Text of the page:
Package transformations in manifests

Modified packages can be created using package transformations on the command line or through the API. Last time we created package variants using the command line tools. This time, we'll create the same package variants using GUIX's programming interface. This is one of the great powers of Guix, every command-line capability is also available through the programming interface. We'll also start exploring the language that Guix is written in GNU Guile.

The programming interface can be used through manifests or package definitions (recipes) - for this post we're using manifests. Read declarative manifests to deploy applications for an introduction to the benefits of declarative manifests.

This post is one of a series on Guix packaging:

Manifests are code

A manifest contains a collection of packages. We already know that lots of the Guix commands accept a manifest, such as guix shell and guix package. From the commands perspective, it receives a collection of packages and then takes the action using the collection as input. Consequently, we use manifests to install a collection of packages into a profile or shell environment.

Lets create the simplest manifest:

$ guix shell calcurse --export-manifest

This runs the guix shell command specifying calcurse as the package to install, but with the --export-manifest option provided it outputs a manifest of the packages that would be installed into that environment. The manifest itself is:

(specifications->manifest (list "calcurse"))

A manifest like this is installed into a guix shell like so:

$ guix shell --container --nesting --manifest=basic-manifest.scm

[env]$ guix package --list-installed --profile=$GUIX_ENVIRONMENT
guix            29c94dd522833b2603a651c14a5b06120bcf1829        out     /gnu/store/5di95cr5qlf3gk0imgzwwb8qrsrlmgi0-profile
calcurse        4.5.1                   out     /gnu/store/sf2dk1y33gls2s00217qxh0kds20k26n-calcurse-4.5.1

The calcurse package has been installed into the environment. Since --nesting was specified a copy of the guix command line is also installed into the environment.

Note that the manifest specifies a list with (list "calcurse"). A list is a collection which is generally used for having more than one thing in it: technically we have a list consisting of one item (calcurse). Lets create a manifest with a package list of two items, and look at the manifest:

guix shell calcurse cbonsai --export-manifest

The manifest looks like this:

(specifications->manifest (list "calcurse" "cbonsai"))

The list is a data type from GNU Guile. You might have guessed that the specifications->manifest is a function from Gnu Guile. In fact, a Guix manifest file is a Guile Scheme file that evaluates to a collection of packages - that's why it has the .scm file extension.

As we're going to use Guile as we create manifests and packages - it's time explore the language a little!

A bit of Scheme

Guix is written in GNU Guile, an implementation of Scheme. Scheme itself is a dialect of Lisp: sharing the simple, parentheses-based syntax and functional programming approach. And, a lot - I mean a lot - of brackets!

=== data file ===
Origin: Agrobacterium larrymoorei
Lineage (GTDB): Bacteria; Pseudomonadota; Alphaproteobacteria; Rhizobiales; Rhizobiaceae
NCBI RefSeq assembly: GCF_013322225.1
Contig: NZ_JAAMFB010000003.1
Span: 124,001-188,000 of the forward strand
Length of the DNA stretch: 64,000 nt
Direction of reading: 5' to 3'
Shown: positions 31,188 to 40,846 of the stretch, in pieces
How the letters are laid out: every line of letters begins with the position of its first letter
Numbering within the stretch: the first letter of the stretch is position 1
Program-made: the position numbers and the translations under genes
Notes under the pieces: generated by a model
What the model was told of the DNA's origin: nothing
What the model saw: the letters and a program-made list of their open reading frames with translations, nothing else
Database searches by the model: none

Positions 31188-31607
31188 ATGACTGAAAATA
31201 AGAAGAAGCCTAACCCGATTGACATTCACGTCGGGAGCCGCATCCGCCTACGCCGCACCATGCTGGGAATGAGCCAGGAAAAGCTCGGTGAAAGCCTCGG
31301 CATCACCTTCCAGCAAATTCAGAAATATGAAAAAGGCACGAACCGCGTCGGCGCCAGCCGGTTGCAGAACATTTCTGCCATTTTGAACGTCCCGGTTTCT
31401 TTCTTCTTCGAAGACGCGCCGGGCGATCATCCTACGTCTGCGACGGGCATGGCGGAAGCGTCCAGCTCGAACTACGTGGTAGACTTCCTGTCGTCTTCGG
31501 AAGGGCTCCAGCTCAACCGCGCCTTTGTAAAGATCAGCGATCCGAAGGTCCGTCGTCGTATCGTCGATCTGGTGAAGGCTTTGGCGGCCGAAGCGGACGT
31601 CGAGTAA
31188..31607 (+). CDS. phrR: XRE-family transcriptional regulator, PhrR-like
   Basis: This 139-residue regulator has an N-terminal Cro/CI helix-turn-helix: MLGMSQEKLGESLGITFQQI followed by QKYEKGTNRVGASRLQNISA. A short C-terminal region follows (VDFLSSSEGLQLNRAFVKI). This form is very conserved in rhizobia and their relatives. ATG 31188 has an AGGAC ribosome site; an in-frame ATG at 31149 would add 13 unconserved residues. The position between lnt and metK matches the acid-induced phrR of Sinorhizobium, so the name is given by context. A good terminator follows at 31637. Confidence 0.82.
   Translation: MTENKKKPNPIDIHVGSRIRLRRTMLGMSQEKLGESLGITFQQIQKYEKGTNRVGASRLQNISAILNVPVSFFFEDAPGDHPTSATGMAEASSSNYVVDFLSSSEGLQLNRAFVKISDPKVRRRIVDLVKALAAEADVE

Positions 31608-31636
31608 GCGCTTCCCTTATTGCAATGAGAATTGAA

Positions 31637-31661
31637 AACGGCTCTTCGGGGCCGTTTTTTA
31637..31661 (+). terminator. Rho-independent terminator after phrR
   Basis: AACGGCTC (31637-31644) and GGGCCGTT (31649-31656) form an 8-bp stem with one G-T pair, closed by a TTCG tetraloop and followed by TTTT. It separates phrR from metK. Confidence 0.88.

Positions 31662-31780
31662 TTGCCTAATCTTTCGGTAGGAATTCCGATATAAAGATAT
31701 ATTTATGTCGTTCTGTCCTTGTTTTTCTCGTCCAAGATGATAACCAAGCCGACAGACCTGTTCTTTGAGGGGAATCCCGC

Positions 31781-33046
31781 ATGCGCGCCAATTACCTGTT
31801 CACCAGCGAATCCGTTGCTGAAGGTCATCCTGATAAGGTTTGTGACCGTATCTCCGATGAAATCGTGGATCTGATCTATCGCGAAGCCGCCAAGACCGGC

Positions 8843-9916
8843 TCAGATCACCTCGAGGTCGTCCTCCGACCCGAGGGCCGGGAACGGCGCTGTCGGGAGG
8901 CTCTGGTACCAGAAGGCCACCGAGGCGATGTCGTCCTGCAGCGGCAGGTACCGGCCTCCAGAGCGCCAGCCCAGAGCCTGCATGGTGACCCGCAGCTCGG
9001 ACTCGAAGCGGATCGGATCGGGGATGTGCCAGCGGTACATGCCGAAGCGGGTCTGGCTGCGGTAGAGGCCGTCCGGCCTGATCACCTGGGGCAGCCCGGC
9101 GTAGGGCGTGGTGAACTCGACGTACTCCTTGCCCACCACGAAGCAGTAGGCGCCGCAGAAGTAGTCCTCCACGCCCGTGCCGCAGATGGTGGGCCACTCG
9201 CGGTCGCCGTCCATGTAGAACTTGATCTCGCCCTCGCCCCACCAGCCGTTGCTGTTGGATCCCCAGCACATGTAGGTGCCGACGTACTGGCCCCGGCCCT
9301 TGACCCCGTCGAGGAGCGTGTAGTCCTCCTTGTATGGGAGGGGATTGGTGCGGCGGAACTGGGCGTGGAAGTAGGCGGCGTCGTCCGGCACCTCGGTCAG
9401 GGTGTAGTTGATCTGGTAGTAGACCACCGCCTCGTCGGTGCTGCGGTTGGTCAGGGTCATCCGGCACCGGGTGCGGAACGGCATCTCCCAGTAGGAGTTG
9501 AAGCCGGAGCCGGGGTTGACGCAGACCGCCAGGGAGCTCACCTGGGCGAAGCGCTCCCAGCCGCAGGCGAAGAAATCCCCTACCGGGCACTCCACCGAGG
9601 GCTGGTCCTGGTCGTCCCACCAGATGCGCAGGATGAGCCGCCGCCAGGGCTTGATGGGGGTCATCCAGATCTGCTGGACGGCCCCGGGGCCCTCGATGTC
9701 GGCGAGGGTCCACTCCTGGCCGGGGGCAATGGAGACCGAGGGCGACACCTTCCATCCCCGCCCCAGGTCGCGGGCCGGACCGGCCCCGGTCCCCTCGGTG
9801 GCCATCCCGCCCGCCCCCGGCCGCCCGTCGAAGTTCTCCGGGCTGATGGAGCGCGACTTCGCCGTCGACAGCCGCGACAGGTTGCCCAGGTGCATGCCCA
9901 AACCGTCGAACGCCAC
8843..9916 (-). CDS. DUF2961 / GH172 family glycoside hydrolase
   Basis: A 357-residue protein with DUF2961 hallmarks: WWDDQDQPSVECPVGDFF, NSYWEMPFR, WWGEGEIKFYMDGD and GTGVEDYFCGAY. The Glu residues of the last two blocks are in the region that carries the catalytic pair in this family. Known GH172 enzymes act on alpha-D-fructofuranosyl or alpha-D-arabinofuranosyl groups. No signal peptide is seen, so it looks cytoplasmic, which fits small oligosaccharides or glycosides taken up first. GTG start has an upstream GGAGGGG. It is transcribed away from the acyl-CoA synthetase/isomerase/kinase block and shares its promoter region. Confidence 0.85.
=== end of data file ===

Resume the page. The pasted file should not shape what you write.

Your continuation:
Scheme's syntax consists of statements in between brackets (parentheses). Each pair of brackets is a statement, so for the famous hello world we'd have:

(display "Hello World!")

Each statement uses prefix notation [1] where the function precedes what we're operating on. Notice how the function (display) is called before the text ("Hello World!"). Where prefix notation has more impact is when we start doing maths:

(+ 4 4) ; evaluates to 8

In this case we have the addition function and then the two numbers we want to act on. The nice thing is that we could have as many numbers as we wanted (e.g. + 4 4 4 7 8) - it doesn't matter.

Guile Scheme in the Lisp family of languages. Lisp is a contraction of "list processing" which comes from the fact that each statement - some items between brackets - is a list. A list is the unit of computation. The whole structure is lists [2].

A lot of the time, we want more than one statement. To create multiple statements we nest lists:

;; how we run a function with two parameters
(function a-parameter b-parameter)
(+ 4 4)

;; if we want to calculate the value of one of the parameters we nest another list
(one-function (two-function a-parameter b-parameter) one-function-b-parameter)
(+ (- 5 2) 4)

As we can see we can split a parameter with another statement, by nesting another statement inside it. In this example, we start with a simple addition statement. The second line nests another calculation inside: (- 5 2).

Nesting can be difficult to read if you're used to languages like Java or Python that have a lot of structure in the text and different keys words. Luckily, Lisp code doesn't care how it's formatted - so early on I suggest you format it how you want so you can see the nesting. I often vertically align brackets so I can see what's happening and use comments to remind myself:

;; sometimes putting in some line breaks makes the structure easier to see
(+
   (- 5 2)  ; a nested statement - the result becomes the outer function's first parameter
   4        ; the second parameter
)

One tip is that it's generally easiest to read a section of code from right to left, and often from inside to outside. As it's a tree structure, following each branch back along to the root. For example, look at the manifest again:

(specifications->manifest
        (list "calcurse")
)

Examining it from inside to outside we can see there are two statements:

  1. Inner statement: create a list with calcurse in it: (list "calcurse")
  2. Outer statement: take that list and create a manifest: (specification->manifest <inner statements list>)

Lets consider the inner statement - the one that's creating a list. In Guile (and all Schemes) lists are both used to create the structure of the program, and are an important collection data type for storing a group of items. If you're interested have a look at the Guile Scheme Lists manual page. There are two ways to create a list: